Jeremy Rose : a talk with the Australian saxophonist from Sydney





© Sheshanka Samarajiwa




During the Jazzahead 2023 I had the chance to meet Jeremy Rose who is not only a musician but also the founder of Earshift Music.


When did you actually start to get involved with music ?

I started learning piano at an early age from six years of age and took up the clarinet at eight. I started my first band when I was 10 and began composing music around that time. I started by writing out solos for the players who couldn’t improvise in the group. When I was in high school I took up the alto saxophone and continued to form bands and started to book gigs.

I studied at the Sydney Conservatorium of Music and have since undertaken residencies and studies around the world including stints in New York, London, Berlin and Oslo.

So I’ve been involved in music since I was a quite young, with an ambition to be a bandleader and composer from the very start. What has motivated me all along has been the possibilities of collaboration, cross-cultural exchange and community building through the sharing of profound musical experiences.

How important were your parents for you to learn an instrument ?

My parents encouraged and supported my interest in music but never forced me to practice. Our home piano was central to the house and my mother enjoyed listening to me practice and improvise so it wasn’t difficult for me to find motivation and found it to be incredibly fun. I’m also grateful for the exposure to a wide range of music that was played around our house, from jazz, Indian classical, folk, rock, pop, blues and many other styles.

Why did you choose the saxophone to play jazz?

Saxophone to me had the closest affinity to the voice. My two favourite front line players growing up were Miles Davis and John Coltrane. Whilst I loved Miles, Coltrane’s harmonic sophistication and virtuosity blew me away and led me to want to play the saxophone.



© Ken Leanfore



Can you remember your first confrontation with jazz?

As mentioned, my parents played jazz around the house since I was young, so there wasn’t a definitive moment when I confronted the music. There was one particular performance that remains meaningful to me to this day. I attended a summer music camp and was fortunate to hear Mike Nock’s Ozboppin‘ Quintet perform. That was a point of real inspiration. Their sound and musical impact was highly impressionable on me at the time and I’ll never forget it.

How important were and are for you in jazz the so-called legends from Miles Davis to Charlie Parker to John Coltrane and others ?

Yes, - 'Round Midnight' and 'Kind of Blue' were gateway albums for me, for sure. Charlie Parker came a little later. These legends continue to be a source of inspiration and influence, their music and artistic vision continue to resonate with me, and their legacy lives on through countless musicians they have inspired.

What does jazz actually mean to you ?

Jazz is a complex and multifaceted genre that has had a profound impact on the cultural landscape of the world. Jazz means a world of possibilities, a licence to push the boundaries of musical styles, cultures and traditions. Jazz can sound like just about anything these days, with improvisation being a key component.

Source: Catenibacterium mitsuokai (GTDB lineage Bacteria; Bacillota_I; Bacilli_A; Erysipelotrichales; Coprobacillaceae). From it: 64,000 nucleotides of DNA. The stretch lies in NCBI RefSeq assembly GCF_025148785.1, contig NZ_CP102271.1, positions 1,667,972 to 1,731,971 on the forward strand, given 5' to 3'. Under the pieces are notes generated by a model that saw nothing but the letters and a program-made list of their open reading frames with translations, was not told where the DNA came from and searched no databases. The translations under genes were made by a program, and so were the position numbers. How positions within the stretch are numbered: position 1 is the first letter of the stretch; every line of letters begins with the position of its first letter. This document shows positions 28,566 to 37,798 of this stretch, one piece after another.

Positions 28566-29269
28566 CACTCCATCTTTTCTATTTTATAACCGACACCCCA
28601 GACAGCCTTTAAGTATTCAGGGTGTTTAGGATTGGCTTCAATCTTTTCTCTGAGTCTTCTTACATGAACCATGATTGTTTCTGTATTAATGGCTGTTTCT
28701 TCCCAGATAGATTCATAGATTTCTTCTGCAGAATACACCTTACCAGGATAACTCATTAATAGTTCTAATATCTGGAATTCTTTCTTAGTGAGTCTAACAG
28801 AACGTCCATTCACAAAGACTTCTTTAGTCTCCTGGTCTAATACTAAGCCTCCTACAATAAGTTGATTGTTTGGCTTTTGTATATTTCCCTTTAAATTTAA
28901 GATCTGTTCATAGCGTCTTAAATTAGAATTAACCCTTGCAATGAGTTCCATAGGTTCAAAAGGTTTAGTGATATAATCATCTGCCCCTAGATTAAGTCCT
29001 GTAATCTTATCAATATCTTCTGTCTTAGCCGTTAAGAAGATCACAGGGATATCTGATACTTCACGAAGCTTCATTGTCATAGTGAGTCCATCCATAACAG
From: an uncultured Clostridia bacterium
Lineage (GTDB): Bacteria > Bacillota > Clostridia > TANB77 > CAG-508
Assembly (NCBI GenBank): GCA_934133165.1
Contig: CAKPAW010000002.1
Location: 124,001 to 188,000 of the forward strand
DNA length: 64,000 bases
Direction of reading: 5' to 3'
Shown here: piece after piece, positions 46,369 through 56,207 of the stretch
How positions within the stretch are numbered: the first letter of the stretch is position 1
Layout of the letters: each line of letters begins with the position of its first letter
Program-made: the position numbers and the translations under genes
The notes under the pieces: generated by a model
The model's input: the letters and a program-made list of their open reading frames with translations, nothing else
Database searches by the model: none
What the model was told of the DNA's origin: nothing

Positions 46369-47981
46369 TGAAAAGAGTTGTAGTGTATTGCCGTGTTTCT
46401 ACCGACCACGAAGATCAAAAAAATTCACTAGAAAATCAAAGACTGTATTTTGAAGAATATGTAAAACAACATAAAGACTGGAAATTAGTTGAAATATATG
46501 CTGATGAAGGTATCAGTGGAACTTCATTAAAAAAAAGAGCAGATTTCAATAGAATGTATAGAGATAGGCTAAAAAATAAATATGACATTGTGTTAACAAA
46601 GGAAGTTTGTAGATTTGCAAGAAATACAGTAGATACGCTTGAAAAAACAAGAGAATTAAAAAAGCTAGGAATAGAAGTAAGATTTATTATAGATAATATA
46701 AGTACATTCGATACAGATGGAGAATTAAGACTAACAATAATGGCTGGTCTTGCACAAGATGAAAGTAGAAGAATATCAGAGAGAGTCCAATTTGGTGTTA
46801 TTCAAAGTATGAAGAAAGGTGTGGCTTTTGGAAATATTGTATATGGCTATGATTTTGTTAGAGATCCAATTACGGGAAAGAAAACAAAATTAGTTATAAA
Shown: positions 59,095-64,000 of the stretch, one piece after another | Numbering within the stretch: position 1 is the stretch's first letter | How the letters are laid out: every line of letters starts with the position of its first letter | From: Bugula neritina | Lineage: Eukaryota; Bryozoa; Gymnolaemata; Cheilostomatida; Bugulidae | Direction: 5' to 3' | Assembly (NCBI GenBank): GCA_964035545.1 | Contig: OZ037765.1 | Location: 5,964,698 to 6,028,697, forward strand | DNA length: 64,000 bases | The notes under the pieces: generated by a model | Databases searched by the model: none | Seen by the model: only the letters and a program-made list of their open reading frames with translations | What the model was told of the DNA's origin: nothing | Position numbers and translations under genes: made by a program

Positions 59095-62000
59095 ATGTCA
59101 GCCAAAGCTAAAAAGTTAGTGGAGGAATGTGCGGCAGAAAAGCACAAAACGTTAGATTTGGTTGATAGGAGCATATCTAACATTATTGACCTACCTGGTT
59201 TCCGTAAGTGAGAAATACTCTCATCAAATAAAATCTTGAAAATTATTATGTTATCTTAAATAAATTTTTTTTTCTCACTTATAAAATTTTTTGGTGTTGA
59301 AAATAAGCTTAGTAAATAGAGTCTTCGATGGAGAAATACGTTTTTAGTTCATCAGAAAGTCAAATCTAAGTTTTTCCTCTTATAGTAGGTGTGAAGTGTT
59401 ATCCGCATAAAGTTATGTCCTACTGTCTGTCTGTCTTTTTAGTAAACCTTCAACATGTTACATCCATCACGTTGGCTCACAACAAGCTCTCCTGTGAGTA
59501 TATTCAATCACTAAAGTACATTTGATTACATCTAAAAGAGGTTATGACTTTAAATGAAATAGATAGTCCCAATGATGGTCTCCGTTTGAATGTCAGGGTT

Jazz has a rich history that originated in African American communities in the late 19th and early 20th centuries. Jazz music originally was characterised by improvisation, its distinctive rhythms, and use of harmony and melody. Jazz music has had a significant impact on popular music, even to this day.

Jazz also embodies the ideas of freedom and individuality, and it is for these reasons that I gravitated towards it from early on. It allows you to be part of the creative process from the get-go, and shape music to your own personal vision. Jazz celebrates unique voices and expression.

Jazz has also been a tool for political and social commentary. It played an important role in the civil rights movement in the US and continues to embody political significance for artists from around the world.



© Nic Walker



Has everything been said about jazz or is there still a chance for development beyond bebop, hard bop, cool, modern and fusion ?

Without a doubt, jazz is an ever-evolving art form, and this is where some of the most interesting music is happening. There are a myriad of styles coming together in unpredictable ways, with recent trends towards combining hip hop, electronic music and non-western music. Often what surprises me is the way these elements are juxtaposed and inform one another. Jazz musicians are continually pushing the boundaries within the genre, experimenting with new sounds, new instruments, new techniques and technologies, experimenting with different time signatures and rhythmic structures, and exploring new harmonic, melodic and structural concepts. It’s certainly safe to say that there is still plenty of room for innovation and development.

You yourself play in various groups, including The Vampires, The Earshift Orchestra, your own quartet as well as with Kurt Rosenwinkel and Lionel Loueke. Can you please characterise the music of the bands mentioned and also point out the differences ?

I’m an eternally curious artist, continually seeking out inspiration beyond my own tastes and inclinations, and so it has always been natural for me to have a range of projects that meet these interests. These are reflected in some of my recent projects, including: